the tank he is frightening himself into swimming faster and going more
Please help and I appreciate your time.
<Good luck. Marco.>
honeycomb eel, hlth. env. likely 5/23/11
About a month ago I bought a 135g tank and 2' honeycomb eel.
It's been in that tank for over a year and doing very well.
<I'd just like to note these fishes can get 6 feet long if
we're talking about Gymnothorax favagineus (other eels like M.
melanotis have been called honeycomb, too). How is that tank filtered,
does it have a skimmer ?>
I set the tank back up at my house and last week I added some damsel
fish to see if they will get along or if it will eat them. So far it
has not ate them.
<If it is too small and fast, this can work. Not always, but
I feed the eel the other day some Tilapia fillet and he did eat.
<Needs a varied diet, preferably marine fish or salmonids (and
larger shrimps, octopus), not cichlids like Tilapia. Add vitamins to
frozen foods at least once a week.>
Also had the local fish store check my water and all is well, they did
say my tank appears to be cycling again
<Somewhat contradicting information.>
and I should do a water change in a week or so and bring in some more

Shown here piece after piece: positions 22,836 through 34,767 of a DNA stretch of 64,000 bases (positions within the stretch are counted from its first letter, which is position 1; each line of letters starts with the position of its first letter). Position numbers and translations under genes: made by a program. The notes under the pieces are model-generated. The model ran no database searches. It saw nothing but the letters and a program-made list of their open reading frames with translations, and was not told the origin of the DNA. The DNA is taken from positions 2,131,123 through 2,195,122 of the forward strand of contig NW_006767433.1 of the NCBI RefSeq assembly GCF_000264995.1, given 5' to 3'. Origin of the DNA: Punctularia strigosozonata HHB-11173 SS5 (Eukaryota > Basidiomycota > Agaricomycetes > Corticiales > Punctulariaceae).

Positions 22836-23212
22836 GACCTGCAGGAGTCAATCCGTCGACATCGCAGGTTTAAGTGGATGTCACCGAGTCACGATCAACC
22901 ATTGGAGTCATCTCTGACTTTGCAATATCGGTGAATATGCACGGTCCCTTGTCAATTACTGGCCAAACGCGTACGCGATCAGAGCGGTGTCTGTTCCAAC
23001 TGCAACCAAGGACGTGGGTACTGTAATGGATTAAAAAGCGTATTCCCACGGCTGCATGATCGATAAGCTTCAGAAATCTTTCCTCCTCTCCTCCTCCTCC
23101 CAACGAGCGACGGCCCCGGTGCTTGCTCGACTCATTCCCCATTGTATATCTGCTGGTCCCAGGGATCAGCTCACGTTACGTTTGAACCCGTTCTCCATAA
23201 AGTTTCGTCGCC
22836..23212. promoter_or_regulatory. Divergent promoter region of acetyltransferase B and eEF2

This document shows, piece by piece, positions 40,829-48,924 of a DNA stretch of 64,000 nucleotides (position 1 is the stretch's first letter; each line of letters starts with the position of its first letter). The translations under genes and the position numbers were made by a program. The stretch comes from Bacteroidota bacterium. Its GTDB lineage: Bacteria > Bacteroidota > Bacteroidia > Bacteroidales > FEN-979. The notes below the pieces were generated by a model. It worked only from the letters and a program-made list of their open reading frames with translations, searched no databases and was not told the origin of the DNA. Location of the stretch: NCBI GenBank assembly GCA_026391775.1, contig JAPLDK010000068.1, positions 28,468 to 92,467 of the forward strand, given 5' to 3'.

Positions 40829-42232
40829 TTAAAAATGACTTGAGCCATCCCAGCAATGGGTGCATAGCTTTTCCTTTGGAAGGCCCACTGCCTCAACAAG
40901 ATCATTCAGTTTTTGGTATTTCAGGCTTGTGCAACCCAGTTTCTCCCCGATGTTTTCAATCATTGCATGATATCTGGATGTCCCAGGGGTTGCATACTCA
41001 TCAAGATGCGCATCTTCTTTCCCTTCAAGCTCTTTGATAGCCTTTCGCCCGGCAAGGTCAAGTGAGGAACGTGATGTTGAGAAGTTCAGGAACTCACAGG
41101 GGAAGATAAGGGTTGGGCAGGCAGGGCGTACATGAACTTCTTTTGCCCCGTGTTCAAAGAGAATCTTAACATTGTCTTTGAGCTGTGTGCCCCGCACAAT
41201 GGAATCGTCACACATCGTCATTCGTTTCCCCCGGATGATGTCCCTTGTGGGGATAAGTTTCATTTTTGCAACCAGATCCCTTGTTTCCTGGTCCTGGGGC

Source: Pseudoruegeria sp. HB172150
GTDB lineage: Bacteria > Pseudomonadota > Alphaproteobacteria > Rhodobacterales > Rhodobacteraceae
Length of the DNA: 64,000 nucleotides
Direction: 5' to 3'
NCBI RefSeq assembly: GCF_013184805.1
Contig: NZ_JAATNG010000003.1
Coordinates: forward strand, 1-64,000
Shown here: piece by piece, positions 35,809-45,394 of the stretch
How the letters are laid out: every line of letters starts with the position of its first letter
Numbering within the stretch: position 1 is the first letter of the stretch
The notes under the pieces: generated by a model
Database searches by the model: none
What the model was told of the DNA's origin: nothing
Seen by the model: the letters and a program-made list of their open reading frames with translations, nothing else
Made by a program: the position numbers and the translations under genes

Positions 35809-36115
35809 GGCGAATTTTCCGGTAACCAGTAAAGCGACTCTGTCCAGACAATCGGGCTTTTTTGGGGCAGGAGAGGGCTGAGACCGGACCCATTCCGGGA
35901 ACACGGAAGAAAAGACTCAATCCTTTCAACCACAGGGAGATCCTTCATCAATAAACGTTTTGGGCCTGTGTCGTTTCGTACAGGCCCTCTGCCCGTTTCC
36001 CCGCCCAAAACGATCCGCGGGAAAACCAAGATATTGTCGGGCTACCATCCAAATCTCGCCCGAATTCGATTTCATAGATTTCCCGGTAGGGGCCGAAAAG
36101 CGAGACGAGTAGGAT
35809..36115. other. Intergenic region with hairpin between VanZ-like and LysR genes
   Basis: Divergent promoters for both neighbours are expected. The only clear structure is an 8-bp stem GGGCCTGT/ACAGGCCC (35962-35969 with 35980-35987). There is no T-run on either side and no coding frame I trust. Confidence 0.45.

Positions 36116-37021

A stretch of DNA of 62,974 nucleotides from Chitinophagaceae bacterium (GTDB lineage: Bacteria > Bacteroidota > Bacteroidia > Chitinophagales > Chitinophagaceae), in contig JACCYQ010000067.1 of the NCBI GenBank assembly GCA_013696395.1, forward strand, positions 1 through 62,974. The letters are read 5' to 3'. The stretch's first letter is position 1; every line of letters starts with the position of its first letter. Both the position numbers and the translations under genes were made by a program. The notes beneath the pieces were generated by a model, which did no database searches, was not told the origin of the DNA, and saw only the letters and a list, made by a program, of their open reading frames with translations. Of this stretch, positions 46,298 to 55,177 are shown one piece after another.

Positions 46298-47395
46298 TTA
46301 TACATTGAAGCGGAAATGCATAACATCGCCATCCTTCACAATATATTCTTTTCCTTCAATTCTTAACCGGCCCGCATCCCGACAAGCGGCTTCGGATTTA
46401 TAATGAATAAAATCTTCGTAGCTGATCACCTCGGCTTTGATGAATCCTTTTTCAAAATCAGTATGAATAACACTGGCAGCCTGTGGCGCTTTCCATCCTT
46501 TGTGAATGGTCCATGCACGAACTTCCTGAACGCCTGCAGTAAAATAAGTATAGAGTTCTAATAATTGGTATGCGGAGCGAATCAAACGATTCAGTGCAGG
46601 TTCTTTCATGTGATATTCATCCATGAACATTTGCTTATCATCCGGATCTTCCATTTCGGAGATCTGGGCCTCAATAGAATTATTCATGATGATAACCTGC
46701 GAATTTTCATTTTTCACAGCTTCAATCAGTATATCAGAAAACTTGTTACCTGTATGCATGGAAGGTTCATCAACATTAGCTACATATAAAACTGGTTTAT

water to check it again.
<If you want our opinion on your situation, it would be good if you
could provide some more data. Water parameters that is. Especially
salinity, temperature, pH, nitrates, ammonia, nitrites. Proper numbers
Here's my question lately the eel has been acting strange. Every so
often it rubs itself back and forth against the rocks hard and fast
(thrashing) and turning on its side and rubbing along the bottom of the
tank (crushed coral) like its trying to scratch or rub something off.
What would make it do this?
<I suspect something's wrong with the water, therefore the above
question for your water parameters (proper numbers).>
Could it be some kind of infection or parasite?
<Could be, but is less likely.>
I've been looking at it very closely and I don't see anything.
re: honeycomb eel, hlth and more 5/24/11
Thank you so much Marco, It does appear to be a Gymnothorax
favagineus pear. No skimmer, just a Filstar xp3, that's
what the original owner had been using. I have plans on putting in a
sump/bio ball system in this week.
<Personally, I would think about adding a skimmer.